@3 I'd suggest poor recruitment. It's not like Senate districts are any different than House districts. So you'd expect a pretty similar distribution.

Also, the Democratic GOTV effort focused mostly on turning out Inslee voters. In a race this close at the top of the ticket, they didn't have the luxury of discriminating at the local race level. So local Democratic candidates in close races wouldn't have benefited as much from GOTV as Inslee.
Posted by Goldy on November 29, 2012 at 9:24 AM · Report this
Jay Inslee actually called me personally during his campaign. He already had my vote and some of my hard-earned cash as a donation, but the fact that he, and not a robot or surrogate, called to ask for my vote was impressive to me.

Posted by Fizgig on November 29, 2012 at 9:26 AM · Report this
theophrastus 6
Every person i spoke with about the governor's race, except the pundit class, mentioned early-on something akin to: "well, even if one detested Inslee, you can't vote for McKenna because of that tea-party rogue stance he took against Obamacare"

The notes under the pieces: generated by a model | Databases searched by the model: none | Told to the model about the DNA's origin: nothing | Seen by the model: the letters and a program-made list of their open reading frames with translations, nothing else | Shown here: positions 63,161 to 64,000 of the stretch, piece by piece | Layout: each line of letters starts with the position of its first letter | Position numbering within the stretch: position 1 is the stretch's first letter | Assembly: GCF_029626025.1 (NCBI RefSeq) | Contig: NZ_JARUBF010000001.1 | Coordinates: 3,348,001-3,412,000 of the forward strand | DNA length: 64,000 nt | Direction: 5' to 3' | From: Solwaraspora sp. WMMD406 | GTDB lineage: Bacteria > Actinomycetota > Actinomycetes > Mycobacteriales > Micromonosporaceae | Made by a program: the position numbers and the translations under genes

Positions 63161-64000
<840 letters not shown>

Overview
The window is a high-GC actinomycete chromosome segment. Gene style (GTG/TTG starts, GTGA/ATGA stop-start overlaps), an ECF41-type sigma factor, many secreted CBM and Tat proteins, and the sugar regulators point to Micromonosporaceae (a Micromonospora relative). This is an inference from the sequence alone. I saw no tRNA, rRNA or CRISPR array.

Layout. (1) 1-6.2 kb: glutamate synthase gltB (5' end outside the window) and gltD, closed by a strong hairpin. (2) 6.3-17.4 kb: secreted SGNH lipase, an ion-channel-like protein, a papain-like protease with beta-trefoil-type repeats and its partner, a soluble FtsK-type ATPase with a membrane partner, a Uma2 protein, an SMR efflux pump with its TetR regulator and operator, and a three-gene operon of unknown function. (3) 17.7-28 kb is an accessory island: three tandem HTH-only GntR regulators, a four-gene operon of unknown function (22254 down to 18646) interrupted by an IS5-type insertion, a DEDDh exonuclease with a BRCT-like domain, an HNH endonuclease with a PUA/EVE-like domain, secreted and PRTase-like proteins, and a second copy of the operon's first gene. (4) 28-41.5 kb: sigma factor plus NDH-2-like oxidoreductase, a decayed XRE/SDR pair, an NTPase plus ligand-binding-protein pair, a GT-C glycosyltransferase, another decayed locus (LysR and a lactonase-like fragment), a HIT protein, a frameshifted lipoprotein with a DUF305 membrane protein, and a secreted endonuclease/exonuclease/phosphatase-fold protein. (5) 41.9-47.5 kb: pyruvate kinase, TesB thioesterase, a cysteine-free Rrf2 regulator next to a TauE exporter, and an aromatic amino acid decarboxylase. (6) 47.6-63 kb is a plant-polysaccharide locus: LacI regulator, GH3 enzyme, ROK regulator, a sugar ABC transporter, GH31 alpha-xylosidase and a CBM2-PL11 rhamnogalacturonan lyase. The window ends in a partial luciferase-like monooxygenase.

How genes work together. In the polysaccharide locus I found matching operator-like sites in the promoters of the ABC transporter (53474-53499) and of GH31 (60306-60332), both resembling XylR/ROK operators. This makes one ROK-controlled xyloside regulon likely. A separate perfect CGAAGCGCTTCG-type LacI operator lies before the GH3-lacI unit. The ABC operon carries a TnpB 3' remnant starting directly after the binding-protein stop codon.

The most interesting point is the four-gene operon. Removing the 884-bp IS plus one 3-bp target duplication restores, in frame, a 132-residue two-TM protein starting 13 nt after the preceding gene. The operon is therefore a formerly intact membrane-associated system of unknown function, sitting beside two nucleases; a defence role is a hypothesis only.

so i really think that was one of the major issues.
Posted by theophrastus on November 29, 2012 at 9:27 AM · Report this
Considering the closeness of many races, and the exorbitant amounts of money thrown into TV & radio spots by both sides, one has to truly wonder whether it's really worth the cost. I think many voters (and potential voters) would say they're generally turned off by political ads, which tend to go negative against the opposition. If that's actually true, then direct-address, door-to-door GOTV type activities would definitely seem to be the wiser investment.
Posted by COMTE on November 29, 2012 at 9:51 AM · Report this
ScrawnyKayaker 10
@8 *Maybe* in the case of lists of people known to be sympathetic. But I did a few phone-bank-from-home calls to Ohio or PA to a list of numbers I downloaded in 2004 or 2008 (I forget), and I gave up after a few because people there were NOT AMUSED at being the focus of so much attention. Not sure but I thought that was supposed to be a list of Dems. They might be a little better about someone showing up on their doorstep, but I'm skeptical.